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Dog Rose

A familiar hedgerow climbing shrub with pink flowers seen June and July.


  • Dog Rose: for rose hip syrup

    Post date: Wednesday, 3 September, 2014 - 00:00

    In late summer the distinctive fruits of the dog-rose (Rosa canina) are common in our hedgerows. One of my memories of childhood is having to take a spoonful of rose hip syrup every day (that may have been only during winter). During and in the early days after the second world war children were sent out to collect rose hips to make this sickly syrup as it is a rich source of vitamin C and in those days our diets were restricted by shortages of imported fruit. Rose hip syrup was an ideal diet supplement and I find that it can still be bought from health food shops today! 

    I also remember we used to take the thin, leathery coating off the hips to reveal the seeds inside and we put the seeds down our school friends shirts as 'itchy powder'!  

    The fruits of the hedgerow were vital to our ancestors and they remain so for our mammal, bird and insect populations today. It is such a shame that as soon as the crop harvest is finished we use flails on tractors to cut the fruits from our hedges before the berries and seeds can be used in a productive way, all in the name of tidiness. I'm back on my soap box again!


  • Dog Rose: the witches briar

    Post date: Tuesday, 17 May, 2016 - 21:03

    In mid-June the Dorset hedgerows show the lovely pink flowers of the dog rose (Rosa canina). They flower in June and July and once pollinated will turn in to the rose hips we all know, those wonderful, shiny red/orange seed fruits of the autumn used to make rose-hip syrup.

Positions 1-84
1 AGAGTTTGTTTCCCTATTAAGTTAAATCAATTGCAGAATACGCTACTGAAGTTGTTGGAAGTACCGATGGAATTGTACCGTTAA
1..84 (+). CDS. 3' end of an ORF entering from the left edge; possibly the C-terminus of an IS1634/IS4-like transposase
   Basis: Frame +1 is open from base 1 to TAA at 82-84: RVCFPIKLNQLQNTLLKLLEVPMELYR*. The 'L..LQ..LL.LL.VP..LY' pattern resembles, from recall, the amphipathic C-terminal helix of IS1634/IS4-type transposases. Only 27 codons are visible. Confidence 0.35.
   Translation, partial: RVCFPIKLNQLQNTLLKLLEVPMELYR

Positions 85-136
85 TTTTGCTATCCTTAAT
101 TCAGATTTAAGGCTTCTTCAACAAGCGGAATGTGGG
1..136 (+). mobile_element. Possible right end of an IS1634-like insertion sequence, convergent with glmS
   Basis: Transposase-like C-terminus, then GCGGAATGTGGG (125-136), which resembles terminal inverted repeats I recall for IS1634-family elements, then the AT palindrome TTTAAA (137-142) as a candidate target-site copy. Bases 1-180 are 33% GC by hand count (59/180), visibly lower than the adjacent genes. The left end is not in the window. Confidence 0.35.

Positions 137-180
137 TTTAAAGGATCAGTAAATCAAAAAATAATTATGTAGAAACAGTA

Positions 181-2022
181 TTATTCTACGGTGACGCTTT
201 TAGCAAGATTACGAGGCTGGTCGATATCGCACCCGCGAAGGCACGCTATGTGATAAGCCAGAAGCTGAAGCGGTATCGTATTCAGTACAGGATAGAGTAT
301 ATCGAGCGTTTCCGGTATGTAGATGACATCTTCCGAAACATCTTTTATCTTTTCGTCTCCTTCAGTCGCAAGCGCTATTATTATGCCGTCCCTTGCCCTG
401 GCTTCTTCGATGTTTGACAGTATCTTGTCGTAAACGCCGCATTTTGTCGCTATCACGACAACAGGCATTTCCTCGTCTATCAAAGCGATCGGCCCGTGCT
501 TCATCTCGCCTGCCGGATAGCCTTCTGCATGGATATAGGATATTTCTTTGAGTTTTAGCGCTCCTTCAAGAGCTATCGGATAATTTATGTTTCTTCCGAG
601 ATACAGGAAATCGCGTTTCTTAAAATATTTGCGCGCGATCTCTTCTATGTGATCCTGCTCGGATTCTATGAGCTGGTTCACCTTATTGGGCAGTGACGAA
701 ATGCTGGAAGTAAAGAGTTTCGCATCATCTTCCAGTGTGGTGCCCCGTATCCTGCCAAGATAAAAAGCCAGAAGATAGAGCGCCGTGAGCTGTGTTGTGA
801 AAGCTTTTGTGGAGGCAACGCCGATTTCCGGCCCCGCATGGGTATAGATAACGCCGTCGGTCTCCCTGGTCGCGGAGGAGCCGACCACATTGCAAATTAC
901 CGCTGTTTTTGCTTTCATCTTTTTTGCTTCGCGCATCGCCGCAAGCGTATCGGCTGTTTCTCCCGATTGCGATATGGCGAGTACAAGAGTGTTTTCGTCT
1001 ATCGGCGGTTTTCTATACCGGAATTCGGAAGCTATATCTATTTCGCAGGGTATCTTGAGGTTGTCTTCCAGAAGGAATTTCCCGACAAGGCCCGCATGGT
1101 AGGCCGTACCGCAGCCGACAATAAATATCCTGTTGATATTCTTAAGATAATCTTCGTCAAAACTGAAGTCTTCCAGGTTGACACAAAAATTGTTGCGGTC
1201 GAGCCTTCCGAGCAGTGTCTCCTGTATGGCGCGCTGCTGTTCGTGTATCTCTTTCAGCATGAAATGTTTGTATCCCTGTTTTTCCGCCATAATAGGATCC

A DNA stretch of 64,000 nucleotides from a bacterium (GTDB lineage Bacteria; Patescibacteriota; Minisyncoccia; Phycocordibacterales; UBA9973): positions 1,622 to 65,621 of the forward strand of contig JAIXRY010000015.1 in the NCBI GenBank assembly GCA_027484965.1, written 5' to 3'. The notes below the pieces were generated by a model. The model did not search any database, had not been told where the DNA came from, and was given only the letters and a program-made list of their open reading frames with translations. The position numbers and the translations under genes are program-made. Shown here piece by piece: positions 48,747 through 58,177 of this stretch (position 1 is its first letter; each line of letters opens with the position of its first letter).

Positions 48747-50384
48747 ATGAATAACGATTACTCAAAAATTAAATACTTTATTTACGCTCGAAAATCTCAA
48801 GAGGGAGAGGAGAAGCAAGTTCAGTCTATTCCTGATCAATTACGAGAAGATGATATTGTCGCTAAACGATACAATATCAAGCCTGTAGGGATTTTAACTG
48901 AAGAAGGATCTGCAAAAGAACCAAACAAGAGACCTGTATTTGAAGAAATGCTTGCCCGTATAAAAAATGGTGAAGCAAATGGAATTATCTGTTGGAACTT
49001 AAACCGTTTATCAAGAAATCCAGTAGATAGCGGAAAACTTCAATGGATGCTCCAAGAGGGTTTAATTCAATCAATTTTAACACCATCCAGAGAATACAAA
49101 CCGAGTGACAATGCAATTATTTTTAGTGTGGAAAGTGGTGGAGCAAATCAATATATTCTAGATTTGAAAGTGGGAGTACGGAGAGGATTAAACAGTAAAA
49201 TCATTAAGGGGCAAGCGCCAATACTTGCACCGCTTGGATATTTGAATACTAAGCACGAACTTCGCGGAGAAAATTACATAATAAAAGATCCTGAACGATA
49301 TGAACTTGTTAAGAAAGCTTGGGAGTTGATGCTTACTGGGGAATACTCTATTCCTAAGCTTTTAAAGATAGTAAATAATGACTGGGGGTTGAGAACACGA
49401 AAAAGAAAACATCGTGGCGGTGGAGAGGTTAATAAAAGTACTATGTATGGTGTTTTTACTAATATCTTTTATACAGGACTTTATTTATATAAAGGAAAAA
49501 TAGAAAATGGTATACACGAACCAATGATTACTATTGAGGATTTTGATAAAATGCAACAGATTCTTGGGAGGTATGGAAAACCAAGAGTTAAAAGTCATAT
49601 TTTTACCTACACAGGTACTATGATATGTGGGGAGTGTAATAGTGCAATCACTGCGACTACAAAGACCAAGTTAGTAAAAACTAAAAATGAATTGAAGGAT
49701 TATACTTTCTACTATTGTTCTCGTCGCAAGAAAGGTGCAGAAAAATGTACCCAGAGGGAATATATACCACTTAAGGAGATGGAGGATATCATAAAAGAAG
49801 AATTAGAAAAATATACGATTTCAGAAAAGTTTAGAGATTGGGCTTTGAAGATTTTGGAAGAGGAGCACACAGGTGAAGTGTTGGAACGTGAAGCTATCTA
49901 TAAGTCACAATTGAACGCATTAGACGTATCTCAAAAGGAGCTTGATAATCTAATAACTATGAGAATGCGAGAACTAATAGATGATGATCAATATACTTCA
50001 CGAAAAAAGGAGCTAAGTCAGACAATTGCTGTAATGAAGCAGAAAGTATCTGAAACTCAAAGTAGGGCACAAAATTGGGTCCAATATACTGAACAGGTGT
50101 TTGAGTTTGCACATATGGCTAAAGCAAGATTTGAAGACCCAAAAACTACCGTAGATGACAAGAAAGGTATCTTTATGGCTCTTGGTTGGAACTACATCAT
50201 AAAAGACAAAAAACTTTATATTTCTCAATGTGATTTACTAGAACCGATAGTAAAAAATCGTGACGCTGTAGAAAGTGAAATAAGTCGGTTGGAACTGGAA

Actually, the dog rose can often be mistaken. There is a very similar rose, the field rose (Rosa arvensis) which is very similar in appearance, the field rose tending to be a low scrambling or trailing shrub whereas the dog rose is more of a climber. Dog rose is the more common but the field rose is certainly not uncommon. The dog rose can have deep pink flowers as well as various lighter shades down to almost white. The field rose is pure white. 

    If you like insects then dog rose flowers are a good place to look for them as the open flowers attract a full range of insects from beetles to flies.

    Being a well known 'traditional' country flower the dog rose has many country names and is steeped in mystery; one name that reflects this is witches briar.


Common Name Dog Rose
Scientific Name Rosa canina
Species Group Rose Family Rosaceae
Interest Level
Look for
Identification Notes
Primary Habitat
Family Rose family - Rosaceae
Status Common
Flower Colour Group Pink
  • 06 - June
  • 07 - July
Preferred Environment
Look for Attractive pale pink flowers in briars
Additional Identification Notes
Similar Species

The records for this species have been organised into reports, charts, maps and photos. Click a pic below to see the detail:

Notebook Distribution Map Sites List Some Charts Some Photographs Recent Records Guidance Notes

To see related species click here: 

Rose Family Rosaceae